Physical Activity, Cognition Related in Older U.S. Adults

Motor abilities independently correlated with reduced levels of dementia

Higher levels of physical activity and motor abilities were independently associated with better cognition in older adults, even when brain lesions or biomarkers linked to dementia were present, a post-mortem study showed.

The study also showed no evidence that a more active lifestyle or better motor abilities modified associations between dementia pathologies and cognitive function, suggesting the cognitive reserve associated with activity may be unrelated.

The results of the study, authored by Aron Buchman, MD, of the Rush University Medical Center in Chicago were published in a recent edition of Neurology.

The study utilized data from the Rush Memory and Aging Project, a cohort of adults who agreed to not only regular monitoring and testing, but brain donation at the time of their deaths. Ultimately, the data consisted of 454 adult patients, 73 percent of whom were female. The average age at death was 91 years of age.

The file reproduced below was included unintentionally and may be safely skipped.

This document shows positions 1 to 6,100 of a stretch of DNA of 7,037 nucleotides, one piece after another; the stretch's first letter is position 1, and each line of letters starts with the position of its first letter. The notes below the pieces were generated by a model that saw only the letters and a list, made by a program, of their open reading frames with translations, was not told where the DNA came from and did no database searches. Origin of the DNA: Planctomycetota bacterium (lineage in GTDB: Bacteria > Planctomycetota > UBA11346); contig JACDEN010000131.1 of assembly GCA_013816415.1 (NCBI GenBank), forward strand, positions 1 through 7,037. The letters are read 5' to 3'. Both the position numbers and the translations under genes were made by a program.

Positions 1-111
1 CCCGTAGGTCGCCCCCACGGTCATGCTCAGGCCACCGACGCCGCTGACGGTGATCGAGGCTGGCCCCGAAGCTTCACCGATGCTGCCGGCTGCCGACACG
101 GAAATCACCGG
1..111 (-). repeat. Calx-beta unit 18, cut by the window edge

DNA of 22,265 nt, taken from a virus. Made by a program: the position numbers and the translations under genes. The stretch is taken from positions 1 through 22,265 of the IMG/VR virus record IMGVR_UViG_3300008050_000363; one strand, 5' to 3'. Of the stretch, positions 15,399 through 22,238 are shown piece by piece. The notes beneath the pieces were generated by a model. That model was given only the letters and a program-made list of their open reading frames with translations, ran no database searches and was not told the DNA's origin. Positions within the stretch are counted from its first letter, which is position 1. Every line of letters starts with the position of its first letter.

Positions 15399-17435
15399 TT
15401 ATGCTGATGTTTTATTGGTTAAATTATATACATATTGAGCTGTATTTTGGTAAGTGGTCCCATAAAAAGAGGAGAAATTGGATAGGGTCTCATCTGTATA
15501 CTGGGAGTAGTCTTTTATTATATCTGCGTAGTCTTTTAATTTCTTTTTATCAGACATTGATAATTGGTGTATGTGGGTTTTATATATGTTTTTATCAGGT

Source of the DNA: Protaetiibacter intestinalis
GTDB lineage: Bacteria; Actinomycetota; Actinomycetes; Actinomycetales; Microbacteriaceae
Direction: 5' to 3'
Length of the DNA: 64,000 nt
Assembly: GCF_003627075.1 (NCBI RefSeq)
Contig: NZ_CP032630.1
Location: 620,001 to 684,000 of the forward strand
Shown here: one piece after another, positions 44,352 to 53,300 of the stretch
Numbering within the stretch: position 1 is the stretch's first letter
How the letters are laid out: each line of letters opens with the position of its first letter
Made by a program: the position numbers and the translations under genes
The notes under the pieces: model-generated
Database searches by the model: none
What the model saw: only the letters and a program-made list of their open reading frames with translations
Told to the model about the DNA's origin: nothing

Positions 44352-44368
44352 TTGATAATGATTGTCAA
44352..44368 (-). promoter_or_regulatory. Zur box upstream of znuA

“Physical activity may provide cognitive reserve to maintain function independent of accumulating brain pathologies,” Buchman told MedPage Today.

“Similar findings have been reported for late-life cognitive activities,” he added. “Together, these suggest that even in the absence of treatment for Alzheimer’s disease and related disorders, a more active lifestyle including physical and cognitive activities may help maintain cognition in older adults.”

SOURCES: U.S. News, Medpage

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